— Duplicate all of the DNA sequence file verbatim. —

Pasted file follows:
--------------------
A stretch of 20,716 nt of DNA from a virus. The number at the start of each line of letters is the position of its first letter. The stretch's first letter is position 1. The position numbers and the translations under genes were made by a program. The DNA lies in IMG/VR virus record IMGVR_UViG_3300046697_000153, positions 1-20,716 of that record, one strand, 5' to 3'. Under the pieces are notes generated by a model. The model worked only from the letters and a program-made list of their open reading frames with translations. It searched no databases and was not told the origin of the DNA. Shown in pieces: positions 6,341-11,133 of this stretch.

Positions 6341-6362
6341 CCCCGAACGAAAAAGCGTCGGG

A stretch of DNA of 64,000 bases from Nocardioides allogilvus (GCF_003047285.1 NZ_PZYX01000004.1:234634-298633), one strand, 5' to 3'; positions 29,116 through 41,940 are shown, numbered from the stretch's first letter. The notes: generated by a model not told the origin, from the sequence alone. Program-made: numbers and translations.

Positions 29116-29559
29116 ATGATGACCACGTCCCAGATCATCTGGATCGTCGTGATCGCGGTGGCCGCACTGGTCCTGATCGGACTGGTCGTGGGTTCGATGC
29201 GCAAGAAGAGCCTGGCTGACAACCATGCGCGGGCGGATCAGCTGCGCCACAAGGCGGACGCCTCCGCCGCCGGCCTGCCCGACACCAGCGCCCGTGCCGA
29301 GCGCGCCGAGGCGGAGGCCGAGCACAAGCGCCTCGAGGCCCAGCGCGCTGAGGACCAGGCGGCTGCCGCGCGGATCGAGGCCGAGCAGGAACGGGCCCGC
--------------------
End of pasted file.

A stretch of 20,716 nt of DNA from a virus. The number at the start of each line of letters is the position of its first letter. The stretch's first letter is position 1. The position numbers and the translations under genes were made by a program. The DNA lies in IMG/VR virus record IMGVR_UViG_3300046697_000153, positions 1-20,716 of that record, one strand, 5' to 3'. Under the pieces are notes generated by a model. The model worked only from the letters and a program-made list of their open reading frames with translations. It searched no databases and was not told the origin of the DNA. Shown in pieces: positions 6,341-11,133 of this stretch.

Positions 6341-6362
6341 CCCCGAACGAAAAAGCGTCGGG

A stretch of DNA of 64,000 bases from Nocardioides allogilvus (GCF_003047285.1 NZ_PZYX01000004.1:234634-298633), one strand, 5' to 3'; positions 29,116 through 41,940 are shown, numbered from the stretch's first letter. The notes: generated by a model not told the origin, from the sequence alone. Program-made: numbers and translations.

Positions 29116-29559
29116 ATGATGACCACGTCCCAGATCATCTGGATCGTCGTGATCGCGGTGGCCGCACTGGTCCTGATCGGACTGGTCGTGGGTTCGATGC
29201 GCAAGAAGAGCCTGGCTGACAACCATGCGCGGGCGGATCAGCTGCGCCACAAGGCGGACGCCTCCGCCGCCGGCCTGCCCGACACCAGCGCCCGTGCCGA
29301 GCGCGCCGAGGCGGAGGCCGAGCACAAGCGCCTCGAGGCCCAGCGCGCTGAGGACCAGGCGGCTGCCGCGCGGATCGAGGCCGAGCAGGAACGGGCCCGC